The complex dynamics of Delhi’s world view

and have edited a new book on India’s foreign policy in the form of a reader. It has several well-crafted contributions by renowned scholars on different aspects of India’s foreign policy behaviour. The scope of the book is, however, fairly circumscribed. India’s relations with Russia and Japan and the country’s multilateral diplomacy at the United Nations are pretty large and significant chunks to put aside in any volume that seeks to explore the various facets of India’s foreign policy. A better description of the book would have been “Selected Readings”, rather than the suggestion that it is a reader that could serve as a pedagogic guide for students of the subject.

Having said that, the editors should be complimented on their Introduction, which provides an excellent summary of ideas presented by the different contributors. There is a useful discussion of that perennial question: does India have a strategic culture, and what are the wellsprings of its strategic thinking? The editors point out that India does, in some fashion, strategise its external choices and that these are influenced by both institutions and individuals.

The takeaway from the contributions of both Professor Bajpai and Steve Cohen is that there have always been competing and coexistent strands in India’s world view. The apparent salience of one compared to another is the result of a complex dynamic. In most cases, India made sensible and pragmatic choices in its external relations. After all, it was a non-aligned India under Jawaharlal Nehru that entered a strategic partnership with the Soviet Union. This lasted 30 years, from 1960 to 1990; it gave India the much-needed room for manoeuvre vis-a-vis its key adversaries, China and Pakistan, and helped it deal with its own considerable vulnerabilities. Mr Cohen argues that India somehow lost the bet it made on Moscow since the Soviet Union collapsed at the end of the Cold War. But in the regional and global security environment that confronted India during the Cold War years, its choice of the Soviet Union as a strategic partner was rational and perhaps inevitable. When change came at the end of the Cold War, India showed considerable nimble-footedness in adapting to a transformed geopolitical environment.

I read with interest Manjari Chatterjee Miller’s chapter, “Recollecting Empire: Victimhood and the 1962 Sino-Indian War”. That the behaviour of India and China has been deeply influenced by the experience of colonialism and semi-colonialism is obvious. But her concept of “post-imperial ideology” misses out the critical role played by the Tibet issue in precipitating the Chinese military assault on Indian forces. India-China relations began deteriorating in 1959 after the revolt in Tibet and the sanctuary provided to the Dalai Lama and other Tibetan refugees in India. What until then had been a largely peaceful – though contested – border became a strategic preoccupation for China. India’s so-called “forward policy” began to be seen as decidedly more sinister, aimed at undermining Chinese control over Tibet, rather than as tactical manoeuvres.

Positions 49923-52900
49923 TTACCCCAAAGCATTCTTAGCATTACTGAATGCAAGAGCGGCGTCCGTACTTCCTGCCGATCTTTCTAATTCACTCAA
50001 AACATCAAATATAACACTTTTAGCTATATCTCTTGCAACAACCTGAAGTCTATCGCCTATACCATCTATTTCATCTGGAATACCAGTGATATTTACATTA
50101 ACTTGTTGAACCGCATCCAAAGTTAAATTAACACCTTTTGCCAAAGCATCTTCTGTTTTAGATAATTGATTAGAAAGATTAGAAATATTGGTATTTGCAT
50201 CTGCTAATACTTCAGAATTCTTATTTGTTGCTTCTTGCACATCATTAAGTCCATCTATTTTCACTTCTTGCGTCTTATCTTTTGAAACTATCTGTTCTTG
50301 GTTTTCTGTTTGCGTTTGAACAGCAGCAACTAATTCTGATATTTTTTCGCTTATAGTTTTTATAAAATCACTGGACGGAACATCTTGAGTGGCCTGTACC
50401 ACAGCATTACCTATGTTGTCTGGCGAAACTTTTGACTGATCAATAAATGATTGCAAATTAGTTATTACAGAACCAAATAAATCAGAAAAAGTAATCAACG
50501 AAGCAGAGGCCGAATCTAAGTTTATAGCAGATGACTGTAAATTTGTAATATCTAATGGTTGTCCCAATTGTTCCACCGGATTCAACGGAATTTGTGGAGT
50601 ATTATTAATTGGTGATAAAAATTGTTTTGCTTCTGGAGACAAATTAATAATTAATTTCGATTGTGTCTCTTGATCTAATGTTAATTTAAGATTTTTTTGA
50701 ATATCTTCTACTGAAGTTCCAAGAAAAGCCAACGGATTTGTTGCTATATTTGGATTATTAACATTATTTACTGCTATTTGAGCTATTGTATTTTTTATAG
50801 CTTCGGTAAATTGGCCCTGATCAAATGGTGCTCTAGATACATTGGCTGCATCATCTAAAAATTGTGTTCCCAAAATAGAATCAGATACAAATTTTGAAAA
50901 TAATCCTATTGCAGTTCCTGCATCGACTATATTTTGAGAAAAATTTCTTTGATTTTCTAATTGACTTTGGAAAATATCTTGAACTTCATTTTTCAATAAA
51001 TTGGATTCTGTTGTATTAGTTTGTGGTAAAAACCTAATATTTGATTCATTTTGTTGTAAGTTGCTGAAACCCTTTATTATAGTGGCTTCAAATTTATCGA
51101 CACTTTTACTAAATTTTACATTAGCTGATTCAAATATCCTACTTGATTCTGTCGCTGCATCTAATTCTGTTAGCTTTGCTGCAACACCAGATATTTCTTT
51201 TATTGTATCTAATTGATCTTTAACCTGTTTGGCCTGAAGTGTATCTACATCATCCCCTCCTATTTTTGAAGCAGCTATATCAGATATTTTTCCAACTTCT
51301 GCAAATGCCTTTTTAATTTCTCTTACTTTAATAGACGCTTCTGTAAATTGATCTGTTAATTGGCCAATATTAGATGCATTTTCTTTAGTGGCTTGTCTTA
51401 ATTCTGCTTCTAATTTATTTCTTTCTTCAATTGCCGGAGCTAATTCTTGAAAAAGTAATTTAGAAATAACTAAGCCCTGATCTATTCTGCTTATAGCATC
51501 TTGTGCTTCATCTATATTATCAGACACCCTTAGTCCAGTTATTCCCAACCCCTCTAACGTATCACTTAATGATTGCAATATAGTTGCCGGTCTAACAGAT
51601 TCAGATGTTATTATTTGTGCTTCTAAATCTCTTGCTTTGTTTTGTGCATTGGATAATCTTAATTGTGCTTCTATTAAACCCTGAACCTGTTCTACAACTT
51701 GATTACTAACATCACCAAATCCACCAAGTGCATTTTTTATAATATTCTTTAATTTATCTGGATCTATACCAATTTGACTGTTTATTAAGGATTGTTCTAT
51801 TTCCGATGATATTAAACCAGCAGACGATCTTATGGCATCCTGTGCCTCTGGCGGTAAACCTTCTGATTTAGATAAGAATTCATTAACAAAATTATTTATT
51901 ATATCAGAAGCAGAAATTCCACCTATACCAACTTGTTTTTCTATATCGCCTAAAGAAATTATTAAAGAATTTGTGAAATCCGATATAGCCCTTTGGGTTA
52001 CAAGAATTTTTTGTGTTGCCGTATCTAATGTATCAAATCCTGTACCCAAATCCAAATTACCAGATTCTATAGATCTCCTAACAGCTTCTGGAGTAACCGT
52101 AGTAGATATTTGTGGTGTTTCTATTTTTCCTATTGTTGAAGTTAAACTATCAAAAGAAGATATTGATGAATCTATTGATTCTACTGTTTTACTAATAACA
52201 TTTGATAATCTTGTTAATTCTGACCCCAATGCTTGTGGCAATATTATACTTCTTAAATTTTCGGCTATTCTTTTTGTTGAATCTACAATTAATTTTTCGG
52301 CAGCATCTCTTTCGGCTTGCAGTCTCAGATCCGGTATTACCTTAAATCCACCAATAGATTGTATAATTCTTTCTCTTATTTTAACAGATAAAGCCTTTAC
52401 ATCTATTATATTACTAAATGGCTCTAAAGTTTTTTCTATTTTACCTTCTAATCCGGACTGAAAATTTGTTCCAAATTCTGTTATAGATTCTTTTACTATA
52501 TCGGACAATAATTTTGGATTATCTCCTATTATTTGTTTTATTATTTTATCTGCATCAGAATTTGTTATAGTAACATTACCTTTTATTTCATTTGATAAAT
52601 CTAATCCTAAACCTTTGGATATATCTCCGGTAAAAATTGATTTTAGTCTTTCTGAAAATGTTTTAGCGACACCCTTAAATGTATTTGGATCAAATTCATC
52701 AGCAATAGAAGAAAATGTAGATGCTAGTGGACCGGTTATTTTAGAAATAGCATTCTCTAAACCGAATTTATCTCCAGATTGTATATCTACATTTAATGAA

On another point, Nehru’s behaviour at the Bandung conference in 1955 may have been seen as condescending towards China, but until 1959 relations between the two countries were witnessing their best period in recent history. The carping came later. Nehru viewed the resurgence of Asia as a joint project of its two great civilisations. He had no illusions that China would accept being a junior partner any more than India would.

Would Nehru have declined a permanent seat in the United Nations Security Council in favour of China, as Professor Chatterjee Miller suggests? Was this offered to India in 1945 when the United Nations was set up, over the claims of the Republic of China (ROC), ruled by Chiang Kai-shek? There was no reason to choose India over the ROC, which was one of the victorious Allied powers. If the offer was made after the People’s Republic of China was born in 1949, there was no question of the permanent seat occupied by the ROC – which was allied to the US at the time – being offered to a non-aligned India. If a seat was being offered to India in addition to that occupied by the ROC, then what would India gain by refusing it?

Professor Pant’s piece on the Indo-US nuclear deal provides a good narrative of how a particularly toxic legacy in Indo-US relations was removed, clearing the decks for a closer and productive partnership. The domestic political controversy in India is covered well. Much of the credit goes to Pranab Mukherjee, the then foreign minister, for the successful political horse-trading that saw the exit of the Left parties from the government and the garnering of the Samajwadi Party’s support, which made it possible to take the deal through the last mile.

This volume is a good compilation, which will hopefully generate further debate and commentary on India’s foreign policy. We look forward to the promised companion volume on India’s security.


(Eds) Kanti P Bajpai and Harsh V Pant

Oxford University Press

496 pages; Rs 1,095

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